the idea is super appealing. I raised my kids on a "fun farm", 3 acres 13 miles from town and 1/4 mile from the nearest neighbor. Ideal setup, I was so lucky. I always wanted to have a small home and to be as self sustaining as possible, but I picked the wrong spouse to do that. He supported us for 20 years in that place but tired of living so far from town. We do not share that self reliance interest. So, self sustaining , maybe in another life... <3 I'm 70 now and it would be physically difficult to do because of the intensive physical labor involved. Best wishes!


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Dear_one
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29 Dec 2021, 4:06 pm

My best friend has lived off-grid about half his life, and just went off again after 20 years. He had prepared for a milder climate, but changed plans suddenly, so he is challenged but feeling zest for life again, even if his workday has gotten shorter and less vigorous. I've been interested in moving off-grid for years too, but I'd want to do it with some other people, to share lookout duties and ensure variety. I might even enjoy their company, but I'd want to rely on them to deal with strangers.
I think I'd be a major asset to a young couple going off-grid as an adopted grandfather. I have tools and know-how, and a pension that follows me anywhere. I have no idea how to meet them, though.
Re: Permaculture. I've done some gardening, and a lot of reading, and think that permaculture is the way to go, but doing it well takes more education than most people will want. I'd like to see it being done by small robots running on narrow, shaded paths, keeping track of every plant, harvesting at peak ripeness and saving the very best seed according to the 'net.



domineekee
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30 Dec 2021, 5:43 am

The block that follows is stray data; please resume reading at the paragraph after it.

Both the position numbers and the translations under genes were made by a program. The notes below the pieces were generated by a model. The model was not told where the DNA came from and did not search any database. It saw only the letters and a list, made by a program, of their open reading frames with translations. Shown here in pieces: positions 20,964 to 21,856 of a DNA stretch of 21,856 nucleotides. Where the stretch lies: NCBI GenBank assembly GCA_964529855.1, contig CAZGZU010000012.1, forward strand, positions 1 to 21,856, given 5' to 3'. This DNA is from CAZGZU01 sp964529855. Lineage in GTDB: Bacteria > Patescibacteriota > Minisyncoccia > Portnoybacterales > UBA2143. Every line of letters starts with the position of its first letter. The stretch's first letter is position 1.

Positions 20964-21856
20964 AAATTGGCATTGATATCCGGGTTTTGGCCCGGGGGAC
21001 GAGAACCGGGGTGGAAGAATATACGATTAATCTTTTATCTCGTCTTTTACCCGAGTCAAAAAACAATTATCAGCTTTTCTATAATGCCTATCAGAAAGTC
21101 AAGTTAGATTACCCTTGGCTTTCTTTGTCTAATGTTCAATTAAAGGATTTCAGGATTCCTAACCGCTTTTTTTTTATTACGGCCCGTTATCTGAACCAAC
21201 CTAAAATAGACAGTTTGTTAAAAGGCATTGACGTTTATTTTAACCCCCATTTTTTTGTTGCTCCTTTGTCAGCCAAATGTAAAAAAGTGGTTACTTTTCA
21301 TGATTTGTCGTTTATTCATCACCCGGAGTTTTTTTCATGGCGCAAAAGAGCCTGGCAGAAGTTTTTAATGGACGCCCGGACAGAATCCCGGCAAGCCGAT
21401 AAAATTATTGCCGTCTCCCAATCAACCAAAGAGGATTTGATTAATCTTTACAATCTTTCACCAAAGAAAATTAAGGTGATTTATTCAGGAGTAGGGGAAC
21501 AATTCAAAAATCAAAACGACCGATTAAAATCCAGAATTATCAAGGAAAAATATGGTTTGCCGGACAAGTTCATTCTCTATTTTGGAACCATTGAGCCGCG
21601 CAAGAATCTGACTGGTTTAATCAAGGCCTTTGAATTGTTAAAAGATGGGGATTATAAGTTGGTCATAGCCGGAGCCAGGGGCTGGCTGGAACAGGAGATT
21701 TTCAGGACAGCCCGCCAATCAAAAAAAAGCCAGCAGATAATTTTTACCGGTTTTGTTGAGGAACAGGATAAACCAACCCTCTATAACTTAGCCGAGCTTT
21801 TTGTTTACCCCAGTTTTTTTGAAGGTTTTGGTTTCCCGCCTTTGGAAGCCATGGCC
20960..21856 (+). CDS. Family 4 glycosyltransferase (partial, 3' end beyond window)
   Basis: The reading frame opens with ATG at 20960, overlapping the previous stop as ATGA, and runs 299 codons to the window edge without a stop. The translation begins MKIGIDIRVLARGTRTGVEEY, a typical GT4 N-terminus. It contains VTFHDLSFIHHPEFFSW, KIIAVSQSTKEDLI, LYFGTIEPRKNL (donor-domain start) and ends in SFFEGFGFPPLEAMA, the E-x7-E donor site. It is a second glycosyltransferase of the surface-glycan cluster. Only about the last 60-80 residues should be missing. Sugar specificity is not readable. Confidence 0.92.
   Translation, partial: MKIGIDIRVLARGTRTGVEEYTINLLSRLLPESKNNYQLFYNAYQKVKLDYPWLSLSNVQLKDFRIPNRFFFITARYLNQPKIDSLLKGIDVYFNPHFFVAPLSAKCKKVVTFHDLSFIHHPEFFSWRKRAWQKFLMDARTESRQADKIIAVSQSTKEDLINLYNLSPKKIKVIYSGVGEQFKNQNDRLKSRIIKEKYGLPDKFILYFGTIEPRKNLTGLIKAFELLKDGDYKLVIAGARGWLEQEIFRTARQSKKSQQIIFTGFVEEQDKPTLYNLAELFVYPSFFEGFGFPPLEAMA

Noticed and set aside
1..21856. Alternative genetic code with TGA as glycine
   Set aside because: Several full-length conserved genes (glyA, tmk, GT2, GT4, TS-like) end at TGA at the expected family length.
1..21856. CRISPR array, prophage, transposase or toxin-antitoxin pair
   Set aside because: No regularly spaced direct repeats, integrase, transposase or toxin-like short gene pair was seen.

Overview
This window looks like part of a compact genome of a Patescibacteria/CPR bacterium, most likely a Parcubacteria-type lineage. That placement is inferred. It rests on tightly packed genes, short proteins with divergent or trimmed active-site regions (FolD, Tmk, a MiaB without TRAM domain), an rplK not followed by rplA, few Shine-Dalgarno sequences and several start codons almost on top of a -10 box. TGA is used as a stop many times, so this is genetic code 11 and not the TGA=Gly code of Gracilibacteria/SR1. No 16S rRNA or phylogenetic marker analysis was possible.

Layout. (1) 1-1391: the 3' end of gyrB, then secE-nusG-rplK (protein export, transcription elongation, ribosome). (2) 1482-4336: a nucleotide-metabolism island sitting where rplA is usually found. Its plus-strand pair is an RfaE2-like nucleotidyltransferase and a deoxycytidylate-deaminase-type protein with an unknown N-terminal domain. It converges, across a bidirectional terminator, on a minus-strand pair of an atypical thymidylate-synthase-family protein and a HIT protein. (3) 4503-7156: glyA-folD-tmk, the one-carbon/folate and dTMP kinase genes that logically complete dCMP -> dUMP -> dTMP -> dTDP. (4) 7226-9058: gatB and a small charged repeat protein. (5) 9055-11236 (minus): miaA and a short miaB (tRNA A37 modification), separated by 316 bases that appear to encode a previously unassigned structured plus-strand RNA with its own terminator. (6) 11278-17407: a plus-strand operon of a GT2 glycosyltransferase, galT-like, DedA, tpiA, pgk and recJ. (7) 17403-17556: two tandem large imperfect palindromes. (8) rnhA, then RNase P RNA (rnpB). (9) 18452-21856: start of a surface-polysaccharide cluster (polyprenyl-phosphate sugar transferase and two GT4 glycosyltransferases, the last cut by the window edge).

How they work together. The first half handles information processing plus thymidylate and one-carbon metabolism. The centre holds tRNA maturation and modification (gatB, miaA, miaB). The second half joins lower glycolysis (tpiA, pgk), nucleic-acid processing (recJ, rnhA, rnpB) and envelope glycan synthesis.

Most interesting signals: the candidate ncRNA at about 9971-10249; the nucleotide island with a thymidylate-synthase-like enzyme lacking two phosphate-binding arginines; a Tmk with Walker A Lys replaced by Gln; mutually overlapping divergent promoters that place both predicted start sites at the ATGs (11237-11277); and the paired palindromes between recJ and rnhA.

Dear_one wrote:
I've done some gardening, and a lot of reading, and think that permaculture is the way to go, but doing it well takes more education than most people will want.


From my experience people like to make a big deal about gardening, when 99% of the time if you just get on with it you get an alright crop. Sitting through community meetings, listening to people greensplain might prove infinitely harder!



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30 Dec 2021, 6:07 am

^^ Granted, it is hard to fail completely at gardening, but doing it really well on minimum land without chemicals takes a lot of know-how, years of soil improvements, and special seeds. My own garden was defeated by occasional flooding, and increasing shade from nearby trees. What really discourages me, though, is the constant attention needed, in case some correction is necessary. I can't really focus on other projects or get away.



Mona Pereth
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30 Dec 2021, 6:21 am

Readers interested in larger societal questions related to permaculture (vs. agriculture) may wish to look at this thread here, in which a discussion of these questions begins at the third post.


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30 Dec 2021, 6:52 am

I'd love nothing more than such a wonderous place but I would probably upset people by 're-wilding' by planting trees... and having a big barn to indulge my creativity.